A quick look at the parts map on the first page of the instruction sheet tells you that Dragon’s policy of using off the shelf moldings is clearly in evidence as it appears that about 30-40% of the plastic parts will end up in the spares bin; just an added bonus with this kit. The instructions are divided into 21 sections not including the marking and painting step which gives you four choices for marking options; all from 1945, an unidentified unit, another unidentified from Alsace-Lorraine, one from s.Pz.Jg.Abt. 654 in Belgium, and another unidentified from Hungary (boy, that unidentified guy sure gets around). They are typical Dragon style instructions so go slow and be sure about the sequence so as not to end up with a nasty surprise.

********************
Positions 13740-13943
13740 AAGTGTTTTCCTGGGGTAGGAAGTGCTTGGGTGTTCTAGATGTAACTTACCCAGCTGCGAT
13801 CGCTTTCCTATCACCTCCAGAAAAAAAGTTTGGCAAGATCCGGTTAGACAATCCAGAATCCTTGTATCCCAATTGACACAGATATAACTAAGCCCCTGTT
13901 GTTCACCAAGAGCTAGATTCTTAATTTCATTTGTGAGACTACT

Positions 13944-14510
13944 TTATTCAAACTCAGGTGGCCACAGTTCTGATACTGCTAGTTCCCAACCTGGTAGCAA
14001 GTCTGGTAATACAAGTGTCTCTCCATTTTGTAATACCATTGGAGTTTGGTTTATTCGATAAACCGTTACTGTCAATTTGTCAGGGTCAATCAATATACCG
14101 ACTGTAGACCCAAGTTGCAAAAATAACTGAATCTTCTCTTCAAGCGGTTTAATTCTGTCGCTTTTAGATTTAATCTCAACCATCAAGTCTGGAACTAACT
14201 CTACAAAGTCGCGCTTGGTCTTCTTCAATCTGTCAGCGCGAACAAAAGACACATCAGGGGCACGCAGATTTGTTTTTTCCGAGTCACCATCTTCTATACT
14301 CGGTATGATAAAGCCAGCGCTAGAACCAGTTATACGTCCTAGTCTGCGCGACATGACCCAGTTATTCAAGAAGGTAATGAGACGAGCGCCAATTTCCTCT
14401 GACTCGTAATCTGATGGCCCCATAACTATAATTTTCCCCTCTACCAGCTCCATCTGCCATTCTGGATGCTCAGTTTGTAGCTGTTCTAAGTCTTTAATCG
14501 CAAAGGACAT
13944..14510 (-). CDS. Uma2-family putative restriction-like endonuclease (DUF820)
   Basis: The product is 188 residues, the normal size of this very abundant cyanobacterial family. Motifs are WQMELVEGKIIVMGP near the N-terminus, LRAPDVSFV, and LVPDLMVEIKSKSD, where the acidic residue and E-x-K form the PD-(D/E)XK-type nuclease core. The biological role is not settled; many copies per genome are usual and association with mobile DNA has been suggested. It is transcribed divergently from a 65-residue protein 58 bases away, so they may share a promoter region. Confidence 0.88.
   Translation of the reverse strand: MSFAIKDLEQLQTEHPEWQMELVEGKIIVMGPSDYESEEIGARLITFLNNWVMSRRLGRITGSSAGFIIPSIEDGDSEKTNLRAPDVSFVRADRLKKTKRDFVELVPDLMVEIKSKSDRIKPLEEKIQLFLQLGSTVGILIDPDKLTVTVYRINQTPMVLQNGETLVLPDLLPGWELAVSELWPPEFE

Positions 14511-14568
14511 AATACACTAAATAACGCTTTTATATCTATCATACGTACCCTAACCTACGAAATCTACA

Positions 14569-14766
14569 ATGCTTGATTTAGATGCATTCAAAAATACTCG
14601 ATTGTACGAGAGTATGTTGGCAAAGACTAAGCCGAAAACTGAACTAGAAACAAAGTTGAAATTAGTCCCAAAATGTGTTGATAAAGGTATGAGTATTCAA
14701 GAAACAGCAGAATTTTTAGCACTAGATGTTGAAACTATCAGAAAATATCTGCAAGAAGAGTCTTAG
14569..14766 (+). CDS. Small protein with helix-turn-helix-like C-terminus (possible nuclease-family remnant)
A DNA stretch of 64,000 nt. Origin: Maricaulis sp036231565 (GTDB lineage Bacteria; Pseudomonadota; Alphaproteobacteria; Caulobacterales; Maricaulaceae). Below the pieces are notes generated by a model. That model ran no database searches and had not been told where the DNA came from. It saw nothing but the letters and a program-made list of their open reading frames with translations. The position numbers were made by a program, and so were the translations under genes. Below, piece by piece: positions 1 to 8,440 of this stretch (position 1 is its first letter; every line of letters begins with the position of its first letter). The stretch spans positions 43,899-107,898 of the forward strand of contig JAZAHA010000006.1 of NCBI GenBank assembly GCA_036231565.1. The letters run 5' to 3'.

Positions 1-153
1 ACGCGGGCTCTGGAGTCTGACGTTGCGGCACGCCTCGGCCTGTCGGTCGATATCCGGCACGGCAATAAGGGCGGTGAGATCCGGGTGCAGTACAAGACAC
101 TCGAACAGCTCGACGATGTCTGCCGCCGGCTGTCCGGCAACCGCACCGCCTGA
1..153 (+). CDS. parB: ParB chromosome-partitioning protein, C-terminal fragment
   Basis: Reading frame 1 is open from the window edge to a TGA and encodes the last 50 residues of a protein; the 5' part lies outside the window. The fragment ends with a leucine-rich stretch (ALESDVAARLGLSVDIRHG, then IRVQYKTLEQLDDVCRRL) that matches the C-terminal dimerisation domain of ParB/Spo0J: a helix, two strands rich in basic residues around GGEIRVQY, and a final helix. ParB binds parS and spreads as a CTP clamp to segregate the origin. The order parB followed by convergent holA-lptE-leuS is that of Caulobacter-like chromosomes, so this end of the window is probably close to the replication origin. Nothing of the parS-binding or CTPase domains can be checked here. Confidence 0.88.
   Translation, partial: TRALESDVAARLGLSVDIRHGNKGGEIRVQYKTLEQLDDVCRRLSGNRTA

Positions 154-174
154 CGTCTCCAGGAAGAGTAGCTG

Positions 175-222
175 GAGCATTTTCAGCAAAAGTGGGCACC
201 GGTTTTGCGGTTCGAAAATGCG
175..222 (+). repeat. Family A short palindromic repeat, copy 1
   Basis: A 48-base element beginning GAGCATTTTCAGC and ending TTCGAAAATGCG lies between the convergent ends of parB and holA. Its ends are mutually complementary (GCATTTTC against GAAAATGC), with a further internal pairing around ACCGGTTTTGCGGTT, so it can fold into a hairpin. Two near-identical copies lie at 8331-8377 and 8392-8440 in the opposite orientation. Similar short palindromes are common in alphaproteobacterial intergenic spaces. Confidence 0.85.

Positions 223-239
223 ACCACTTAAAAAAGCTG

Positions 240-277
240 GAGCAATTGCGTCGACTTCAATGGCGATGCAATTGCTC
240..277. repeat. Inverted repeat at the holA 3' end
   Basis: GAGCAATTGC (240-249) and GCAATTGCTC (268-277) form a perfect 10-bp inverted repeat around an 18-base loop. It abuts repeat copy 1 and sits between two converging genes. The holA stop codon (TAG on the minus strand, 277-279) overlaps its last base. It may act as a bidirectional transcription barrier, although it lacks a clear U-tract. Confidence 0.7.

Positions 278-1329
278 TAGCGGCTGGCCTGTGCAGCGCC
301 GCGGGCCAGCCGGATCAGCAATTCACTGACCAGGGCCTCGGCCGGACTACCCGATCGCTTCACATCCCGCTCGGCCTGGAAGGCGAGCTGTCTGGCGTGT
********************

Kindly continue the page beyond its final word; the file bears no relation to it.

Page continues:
Not too many options for different parts were evident in the instructions, the one noteworthy exception is the choice of the Notek or the Bosch headlamp, the instructions don’t call out which is correct for any of the marking options, about the only help you get is that the silhouette images for the painting and marking all show Notek lights fitted. Not sure how accurate that is, even for old Mr. Unidentified unit, of course a photo of the vehicle you are modeling is your best bet.
A Walk Through the Instructions: